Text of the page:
Wendy Williams’ parents ‘horrified’ by documentary

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By journalsofus.com


Wendy Williams’ court-appointed guardian tried to block the release of a Lifetime documentary about the talk show host, telling a court last month she was “horrified” by its portrayal of Williams as an “drunkard” and a “laughing stock.” ” Was.

The Guardian, Sabrina Morrissey, asked “Where’s Wendy Williams?” Received a temporary restraining order to keep the two-part series titled Secret.

But A+E Networks, Lifetime’s parent company, and Entertainment One were quickly able to overturn that order on February 23, with an appellate judge ruling it constituted an “unreasonable prior restraint on speech” under the First Amendment. The show aired the following weekend.

The fight between the parent and the network has been reported before. But more details became available Thursday, when a New York judge ordered the unsealing of most court records in the case.

After battling medical problems, Williams ended his 14-year tenure as a nationally syndicated talk show host two years ago. Around the same time, Wells Fargo froze her accounts, fearing that she was suffering from dementia and possibly being financially exploited.

That action resulted in the appointment of a guardian. Williams was ultimately diagnosed with frontotemporal lobe dementia and progressive aphasia in May 2023.

By that time, Williams had signed a contract to make the documentary. His son, Kevin Hunter Jr. and manager, William Selby, were involved as producers. Williams is listed as executive producer.

However, according to the Guardian, Williams lacked and continues to lack the capacity to consent to the contract. According to her complaint, Morrissey nevertheless allowed production to proceed with the understanding that nothing would be released without his approval and court approval.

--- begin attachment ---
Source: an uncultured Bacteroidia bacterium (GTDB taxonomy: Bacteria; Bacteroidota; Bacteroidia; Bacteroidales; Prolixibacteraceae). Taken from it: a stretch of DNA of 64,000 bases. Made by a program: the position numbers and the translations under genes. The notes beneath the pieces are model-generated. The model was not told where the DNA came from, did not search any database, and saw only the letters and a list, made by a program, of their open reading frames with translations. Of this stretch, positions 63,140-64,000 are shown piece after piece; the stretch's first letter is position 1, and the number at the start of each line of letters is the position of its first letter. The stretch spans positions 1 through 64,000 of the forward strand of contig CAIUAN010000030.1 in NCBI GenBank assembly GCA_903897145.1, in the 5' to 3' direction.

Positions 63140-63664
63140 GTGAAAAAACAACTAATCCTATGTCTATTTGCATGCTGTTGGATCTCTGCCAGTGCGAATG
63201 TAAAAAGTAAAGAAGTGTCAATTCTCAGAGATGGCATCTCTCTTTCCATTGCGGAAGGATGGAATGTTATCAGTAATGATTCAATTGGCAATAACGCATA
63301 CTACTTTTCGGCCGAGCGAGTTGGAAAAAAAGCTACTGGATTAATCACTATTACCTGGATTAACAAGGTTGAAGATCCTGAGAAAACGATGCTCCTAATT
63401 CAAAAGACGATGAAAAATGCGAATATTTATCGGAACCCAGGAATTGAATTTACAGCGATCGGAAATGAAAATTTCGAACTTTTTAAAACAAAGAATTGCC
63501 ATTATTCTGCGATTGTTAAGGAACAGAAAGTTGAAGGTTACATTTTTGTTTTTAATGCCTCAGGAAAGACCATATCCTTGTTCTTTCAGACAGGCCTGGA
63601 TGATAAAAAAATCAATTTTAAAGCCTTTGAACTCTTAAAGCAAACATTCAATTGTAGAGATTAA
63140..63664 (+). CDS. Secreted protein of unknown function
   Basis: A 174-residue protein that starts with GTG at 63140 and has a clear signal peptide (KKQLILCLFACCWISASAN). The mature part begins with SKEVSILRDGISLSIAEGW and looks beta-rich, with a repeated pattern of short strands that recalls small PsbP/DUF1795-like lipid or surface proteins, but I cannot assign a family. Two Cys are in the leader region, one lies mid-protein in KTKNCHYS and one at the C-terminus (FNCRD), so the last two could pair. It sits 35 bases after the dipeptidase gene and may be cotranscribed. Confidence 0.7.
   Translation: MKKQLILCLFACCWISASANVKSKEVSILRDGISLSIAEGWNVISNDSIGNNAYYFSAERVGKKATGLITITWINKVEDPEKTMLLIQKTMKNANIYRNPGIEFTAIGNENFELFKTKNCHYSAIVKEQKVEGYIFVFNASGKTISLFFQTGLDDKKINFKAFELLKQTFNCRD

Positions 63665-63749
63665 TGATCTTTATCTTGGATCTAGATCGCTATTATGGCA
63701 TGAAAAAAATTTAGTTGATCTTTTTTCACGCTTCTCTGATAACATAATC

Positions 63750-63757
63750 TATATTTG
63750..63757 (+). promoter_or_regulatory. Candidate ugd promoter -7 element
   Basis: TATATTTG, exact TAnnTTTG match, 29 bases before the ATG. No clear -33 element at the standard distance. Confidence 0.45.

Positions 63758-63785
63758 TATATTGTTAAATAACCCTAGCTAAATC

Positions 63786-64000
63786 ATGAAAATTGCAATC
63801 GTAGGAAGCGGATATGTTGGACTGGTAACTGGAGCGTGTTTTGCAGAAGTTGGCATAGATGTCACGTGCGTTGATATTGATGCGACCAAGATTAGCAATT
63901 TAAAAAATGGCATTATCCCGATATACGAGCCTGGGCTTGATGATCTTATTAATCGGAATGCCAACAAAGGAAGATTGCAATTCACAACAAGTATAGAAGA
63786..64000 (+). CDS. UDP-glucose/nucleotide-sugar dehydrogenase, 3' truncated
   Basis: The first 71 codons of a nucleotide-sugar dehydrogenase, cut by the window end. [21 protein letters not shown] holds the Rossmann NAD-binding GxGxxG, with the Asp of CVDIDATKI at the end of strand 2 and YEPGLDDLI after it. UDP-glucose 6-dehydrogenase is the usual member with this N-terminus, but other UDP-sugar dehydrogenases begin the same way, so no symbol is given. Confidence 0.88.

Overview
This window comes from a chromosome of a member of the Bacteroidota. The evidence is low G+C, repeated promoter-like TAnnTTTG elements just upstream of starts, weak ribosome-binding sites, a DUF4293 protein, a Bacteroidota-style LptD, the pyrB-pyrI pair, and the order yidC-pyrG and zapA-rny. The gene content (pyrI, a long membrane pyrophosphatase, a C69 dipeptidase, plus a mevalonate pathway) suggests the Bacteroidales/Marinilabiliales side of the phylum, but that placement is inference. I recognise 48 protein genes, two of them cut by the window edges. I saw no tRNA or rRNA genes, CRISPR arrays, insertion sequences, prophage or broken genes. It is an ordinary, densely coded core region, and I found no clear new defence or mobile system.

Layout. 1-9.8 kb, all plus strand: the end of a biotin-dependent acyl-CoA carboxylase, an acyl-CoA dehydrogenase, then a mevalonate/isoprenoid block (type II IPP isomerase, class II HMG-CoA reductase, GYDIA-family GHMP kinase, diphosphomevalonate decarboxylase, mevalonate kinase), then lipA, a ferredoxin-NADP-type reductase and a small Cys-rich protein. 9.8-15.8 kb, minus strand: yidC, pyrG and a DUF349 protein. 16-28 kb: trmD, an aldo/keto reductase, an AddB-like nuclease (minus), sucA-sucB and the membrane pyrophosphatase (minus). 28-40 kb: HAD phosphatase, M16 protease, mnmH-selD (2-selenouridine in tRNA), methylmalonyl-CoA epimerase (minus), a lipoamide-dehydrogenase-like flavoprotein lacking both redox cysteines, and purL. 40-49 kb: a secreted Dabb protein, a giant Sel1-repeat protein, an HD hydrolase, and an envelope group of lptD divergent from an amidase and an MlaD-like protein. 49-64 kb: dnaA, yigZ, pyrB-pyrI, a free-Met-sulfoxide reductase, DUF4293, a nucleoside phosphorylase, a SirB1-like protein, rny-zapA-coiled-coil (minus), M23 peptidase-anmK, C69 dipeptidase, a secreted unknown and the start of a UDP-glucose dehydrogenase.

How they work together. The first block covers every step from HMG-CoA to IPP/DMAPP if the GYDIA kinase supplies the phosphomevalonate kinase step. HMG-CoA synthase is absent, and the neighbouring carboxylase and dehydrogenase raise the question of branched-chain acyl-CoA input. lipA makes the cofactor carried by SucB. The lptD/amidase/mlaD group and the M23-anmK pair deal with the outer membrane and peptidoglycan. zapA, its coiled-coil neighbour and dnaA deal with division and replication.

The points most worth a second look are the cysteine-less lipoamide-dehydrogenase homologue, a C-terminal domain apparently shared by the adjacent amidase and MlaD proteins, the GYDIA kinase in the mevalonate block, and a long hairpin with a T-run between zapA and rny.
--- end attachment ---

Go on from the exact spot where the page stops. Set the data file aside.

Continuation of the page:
Morrissey placed limits on filming and told Selby that she would not allow the filming of Williams’ medical appointments. And at a certain point, the Guardian refused to allow Williams to participate in further interviews.

“In the months that followed, Selby repeatedly asked if (Williams) could participate in additional filming, stating that A+E wanted to film additional episodes,” the complaint states. “The Guardian made it clear that due to (Williams’s) medical condition no further filming or interviews would take place.”

The complaint alleges that Morrissey was completely taken aback by the trailer, which was released on February 2. Neither he nor the Court had signed off on the release of the project.

She also alleged that Selby had assured her that it would be a positive portrayal, “like a phoenix rising from the ashes.”

“However, the trailer makes it clear that the documentary is anything but positive,” the complaint states. “Instead, it cruelly portrays (Williams) as deeply confused and dysregulated, even though he is clearly incompetent due to his medical conditions.”

Morrissey was “horrified” to see that Williams’ medical condition as a result of alcohol was exploited and misrepresented and portrayed in a “derogatory, insulting manner”.

Morrissey feared that the series would “ruin his legacy, and destroy his remaining earning potential by portraying him as a drunkard and a laughing stock.”

Williams’ relatives have been critical of the conservatorship, and the series reflects that viewpoint. In the complaint, Morrissey argued that the trailer falsely suggests that Williams’ “degrading condition has been caused or worsened by the conservatorship.”

Williams’ sister and son appear in the series to express their objections to the guardian, who are not identified by name, and their view that their family should be in charge of their care.

After the series aired, Diversity Chief TV critic Aramide Tinubu called the show an “exploitative display of his cognitive decline and emotional well-being”. The series achieved strong ratings, with 1.2 million viewers over the initial broadcast as well as the following three days.

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